For nearly half my life, I have pastored Riverside Baptist Church. For over half my life I have been a pastor. February 1992, I stepped into the pulpit of Riverside for the first time as your pastor. Needless to say, I have a whole lot of stories and have seen a lot. If these were collected–and I wouldn’t because of pastoral confidentiality–I would entitle that collection, “Stories of Faith and Betrayal, Hope and Loss.” That, as they say, is the human predicament. If you’re interested, I published a book about a long pastorate entitled, The Novel Pastorate. You can find it on Amazon.
In 2006, I asked the church to put together a development committee because I could see that our small, progressive Baptist church was threatened by an aging facility and no money in the bank to speak of. We were faced with potentially losing our history which stretched back to 1857. And just as importantly, we were at risk of losing our future. A dozen years later, we are sitting in a beautiful sanctuary full of light, fully accessible and paid for. We have an endowment. I am reminded of the story about Jesus healing the ten lepers and only one of them turning back to him to say thanks. I’ve said it before and I say it again: we should be praising God and thanking God for this remarkable moment in our history, not complaining about some aspect we might individually dislike. Thank you, God–every day, every Sunday and then Monday through Saturday, roll up your sleeves and work on connecting your church to this community.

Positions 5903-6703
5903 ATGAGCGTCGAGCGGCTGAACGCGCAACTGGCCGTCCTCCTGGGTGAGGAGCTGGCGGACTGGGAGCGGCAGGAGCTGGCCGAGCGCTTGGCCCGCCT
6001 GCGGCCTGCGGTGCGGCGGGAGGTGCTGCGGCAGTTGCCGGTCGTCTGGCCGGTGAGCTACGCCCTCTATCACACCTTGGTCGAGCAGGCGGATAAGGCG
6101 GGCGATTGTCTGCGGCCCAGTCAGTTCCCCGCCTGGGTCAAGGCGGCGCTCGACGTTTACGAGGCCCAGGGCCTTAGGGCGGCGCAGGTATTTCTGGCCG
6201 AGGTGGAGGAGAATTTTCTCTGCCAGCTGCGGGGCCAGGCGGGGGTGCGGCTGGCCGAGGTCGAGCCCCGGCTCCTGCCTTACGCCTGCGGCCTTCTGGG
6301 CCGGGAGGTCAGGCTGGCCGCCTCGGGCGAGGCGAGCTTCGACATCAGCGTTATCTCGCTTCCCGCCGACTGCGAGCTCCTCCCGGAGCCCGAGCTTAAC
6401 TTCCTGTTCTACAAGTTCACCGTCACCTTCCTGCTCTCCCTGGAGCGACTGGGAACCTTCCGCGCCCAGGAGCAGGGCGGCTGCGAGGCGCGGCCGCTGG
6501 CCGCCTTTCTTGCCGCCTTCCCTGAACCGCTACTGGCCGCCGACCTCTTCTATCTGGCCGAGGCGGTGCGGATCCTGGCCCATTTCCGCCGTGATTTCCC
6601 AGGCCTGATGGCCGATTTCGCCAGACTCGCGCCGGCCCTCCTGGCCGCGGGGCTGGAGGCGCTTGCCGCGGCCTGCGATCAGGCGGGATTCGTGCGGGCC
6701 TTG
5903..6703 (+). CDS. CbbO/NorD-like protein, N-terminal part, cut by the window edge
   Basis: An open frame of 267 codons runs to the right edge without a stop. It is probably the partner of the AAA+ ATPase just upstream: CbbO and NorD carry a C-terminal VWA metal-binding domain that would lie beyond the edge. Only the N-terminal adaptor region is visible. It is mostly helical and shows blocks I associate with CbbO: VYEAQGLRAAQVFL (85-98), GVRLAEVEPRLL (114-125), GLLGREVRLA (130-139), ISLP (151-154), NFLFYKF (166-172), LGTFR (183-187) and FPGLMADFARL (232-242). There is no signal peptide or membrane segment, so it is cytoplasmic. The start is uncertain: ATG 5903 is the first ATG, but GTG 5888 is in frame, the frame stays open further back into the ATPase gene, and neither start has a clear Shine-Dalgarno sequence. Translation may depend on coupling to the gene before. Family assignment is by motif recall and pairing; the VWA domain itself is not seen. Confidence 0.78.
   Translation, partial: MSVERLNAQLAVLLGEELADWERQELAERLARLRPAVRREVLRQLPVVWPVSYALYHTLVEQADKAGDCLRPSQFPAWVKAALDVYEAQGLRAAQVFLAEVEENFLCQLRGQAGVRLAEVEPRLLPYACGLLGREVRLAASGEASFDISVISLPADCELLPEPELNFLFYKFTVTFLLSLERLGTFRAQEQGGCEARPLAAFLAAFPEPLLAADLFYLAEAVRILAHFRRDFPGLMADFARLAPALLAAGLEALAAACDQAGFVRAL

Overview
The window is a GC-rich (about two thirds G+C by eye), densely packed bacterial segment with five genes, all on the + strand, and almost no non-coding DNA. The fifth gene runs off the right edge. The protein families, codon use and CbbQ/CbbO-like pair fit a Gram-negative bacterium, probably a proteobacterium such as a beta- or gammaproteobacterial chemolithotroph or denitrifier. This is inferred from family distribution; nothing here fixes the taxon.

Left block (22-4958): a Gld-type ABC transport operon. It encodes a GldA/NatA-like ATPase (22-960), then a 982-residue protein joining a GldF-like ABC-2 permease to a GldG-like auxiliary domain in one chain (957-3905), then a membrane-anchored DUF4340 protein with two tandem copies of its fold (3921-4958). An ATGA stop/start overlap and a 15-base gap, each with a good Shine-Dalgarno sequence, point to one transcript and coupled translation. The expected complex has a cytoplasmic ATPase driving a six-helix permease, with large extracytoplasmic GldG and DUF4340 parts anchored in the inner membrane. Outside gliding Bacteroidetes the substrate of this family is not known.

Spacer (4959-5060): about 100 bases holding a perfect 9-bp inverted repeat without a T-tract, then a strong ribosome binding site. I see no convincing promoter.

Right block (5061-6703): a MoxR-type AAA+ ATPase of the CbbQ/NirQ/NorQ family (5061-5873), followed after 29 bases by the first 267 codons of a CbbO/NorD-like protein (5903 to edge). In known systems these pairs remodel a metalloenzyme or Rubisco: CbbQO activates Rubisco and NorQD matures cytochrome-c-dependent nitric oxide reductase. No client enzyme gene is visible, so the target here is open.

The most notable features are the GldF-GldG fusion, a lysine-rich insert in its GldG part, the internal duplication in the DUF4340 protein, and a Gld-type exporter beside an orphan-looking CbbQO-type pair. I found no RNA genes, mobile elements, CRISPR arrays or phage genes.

I also muse about how old I’ve become in the process. This too is simply the human predicament. I’m putting a double exposure picture of me when I graduated from college and a current picture of me, below this blog post. I am an old man now. But as regards the pastorate, age can actually be a benefit since with age comes wisdom. At least we hope so! It is a sad truth that persons age physically but when they’re senior citizens some still operate with the theology of a child. As the Apostle Paul said (1 Corinthians 13), when he grew up he put away childish things. So look, it is a wonderful gift to be able to age in place in a church we love. It is a hopeful thing to be allowed to partner with God for the future so others whom we will never know or meet, find their way into this sanctuary of peace.
This Sunday, add your thank you in the midst of the people of God. Add your voice to the choir and sing in praise for how God has led us this far. Stand shoulder to shoulder with your fellow congregants and this old pastor to say to the world, we will not be moved. We continue to proclaim the Gospel and work for justice and peace.